From here you can see the Gothic detailing of the towers' closely massed, aluminum-faced columns, stretching upward to what seem impossible heights. Even the skyscrapers surrounding these twins seem paltry by comparison. You look two blocks northeast, toward Woolworth's soaring "cathedral of commerce," relatively modest in its proportions, yet once regarded as the city's most awesome exercise in skyscraper engineering. West and south lies the harbor, but your view is blocked by the twin towers that stand in between. You look up at them again. There is no denying the power of their mass and sleekness. But how much more clearly you could see the city, with its layers of accumulated history, if only these two vast and imposing structures weren't here.
The trick, then, is to make the World Trade Center disappear. This is not as difficult as it seems. Nearly anyone can do it. You don't have to be a terrorist, a demolition expert, or a photo retoucher. You just have to go to the plaza and stand in the right spot. Choose either Tower 1 or Tower 2 and walk right up to it—not to one of its broad sides, but instead, to one of its narrow, beveled corners. Stand about as close as if you were going to have a conversation. Then look straight up. Four million square feet of office space stacked a quarter mile into New York's skyline have been transformed into a thin gray ribbon of highway, stretching into space. With a subtle shift of perspective, you have caused one of the most massive buildings of the modern era to perform its built-in vanishing act.
But if one of the WTC's secrets is that it can be made to disappear, what other kinds of knowledge might the towers hold? If you are going to find out, you will have to explore them, get to know their origins, their habits. You will have to ask them questions about what they are, and would be if they could. And you will have to talk with other people who have lived with and around them. To start by making the trade center disappear, though, seems a good way to begin. Because if you are going to get to know the WTC well—make it part of your own space and time—you must unbuild the towers, cause them to vanish from the landscape. Then it will be possible to rebuild the World Trade Center, story by story.
Suddenly, without warning, the paving stones of the plaza heave up beneath your feet, and a blast of warm, acrid air buffets your cheek. Then comes the sound of the explosion. Seconds later, the streets fill with panicked workers rushing out of their offices, and before long, streams of dazed, soot-streaked survivors begin staggering mutely past. Then sirens shriek as ambulances arrive and medical personnel begin to attend to the hundreds upon hundreds of injured. Police cordon off the blast site as fire engines from every corner of the city converge. The mayor, obviously shaken, steps out of his limousine and is immediately surrounded by reporters. At the perimeter, you take your place among thousands of spectators, peering in mute astonishment.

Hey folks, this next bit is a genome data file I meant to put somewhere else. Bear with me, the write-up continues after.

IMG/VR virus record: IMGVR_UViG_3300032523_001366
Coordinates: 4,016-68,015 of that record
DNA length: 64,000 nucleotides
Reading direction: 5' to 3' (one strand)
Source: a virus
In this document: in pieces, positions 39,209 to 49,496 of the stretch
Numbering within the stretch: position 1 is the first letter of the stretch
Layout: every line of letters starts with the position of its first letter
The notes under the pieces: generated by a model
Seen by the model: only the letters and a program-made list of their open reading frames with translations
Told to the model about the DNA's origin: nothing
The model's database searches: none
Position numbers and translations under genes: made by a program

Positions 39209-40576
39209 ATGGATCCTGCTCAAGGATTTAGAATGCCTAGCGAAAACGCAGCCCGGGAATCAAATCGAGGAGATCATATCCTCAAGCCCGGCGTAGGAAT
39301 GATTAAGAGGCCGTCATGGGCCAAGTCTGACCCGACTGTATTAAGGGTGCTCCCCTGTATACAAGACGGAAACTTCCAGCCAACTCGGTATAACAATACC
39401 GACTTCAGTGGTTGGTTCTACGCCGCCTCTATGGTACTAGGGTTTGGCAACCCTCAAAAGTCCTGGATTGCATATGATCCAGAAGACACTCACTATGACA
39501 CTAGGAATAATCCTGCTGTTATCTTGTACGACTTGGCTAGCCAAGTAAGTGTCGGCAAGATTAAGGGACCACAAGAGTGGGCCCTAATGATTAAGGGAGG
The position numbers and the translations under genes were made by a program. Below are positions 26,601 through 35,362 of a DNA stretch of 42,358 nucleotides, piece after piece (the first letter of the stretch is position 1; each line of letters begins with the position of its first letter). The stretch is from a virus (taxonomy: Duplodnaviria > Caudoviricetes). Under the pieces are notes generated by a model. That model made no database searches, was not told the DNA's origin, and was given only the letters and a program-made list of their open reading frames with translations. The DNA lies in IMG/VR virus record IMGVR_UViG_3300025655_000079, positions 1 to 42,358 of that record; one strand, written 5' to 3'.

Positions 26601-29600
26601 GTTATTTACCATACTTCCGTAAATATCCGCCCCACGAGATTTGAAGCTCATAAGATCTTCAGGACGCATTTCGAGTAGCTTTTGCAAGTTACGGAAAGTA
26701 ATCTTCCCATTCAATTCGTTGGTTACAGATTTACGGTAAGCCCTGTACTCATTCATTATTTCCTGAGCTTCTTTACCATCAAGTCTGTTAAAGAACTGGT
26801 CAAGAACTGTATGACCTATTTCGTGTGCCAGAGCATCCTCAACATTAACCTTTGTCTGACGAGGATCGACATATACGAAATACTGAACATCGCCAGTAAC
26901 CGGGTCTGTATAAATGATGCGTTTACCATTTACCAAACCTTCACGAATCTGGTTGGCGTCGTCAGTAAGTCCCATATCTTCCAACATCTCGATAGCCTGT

Before you a familiar scene unfolds, yet different in its details from the traumas of your own time. It is as though by unbuilding the World Trade Center in your mind, you have entered a city that came before it: the Lower Manhattan of September 16, 1920, where a massive bomb, hidden in a horse-drawn carriage, has just blown up in front of J. P. Morgan's Wall Street bank. And here you find that the blast of February 20, 1993, had a long-forgotten twin.


The southernmost tip of Manhattan, encompassing the World Trade Center, Century 21, and Morgan's bank, was and remains a site for the dramatic convergence of elements: earth, air, water, and fire. With the beginning of European settlement in 1626, this play of elemental forces found parallels in the workings out of the city's social development : immigration, slavery, trade, shipping, manufacturing, finance, insurance, real estate speculation. In the early twentieth century, a city of towers—architectural containers for financial institutions and industrial monopolies—grew up on this site, visited more than once by acts of horrific violence.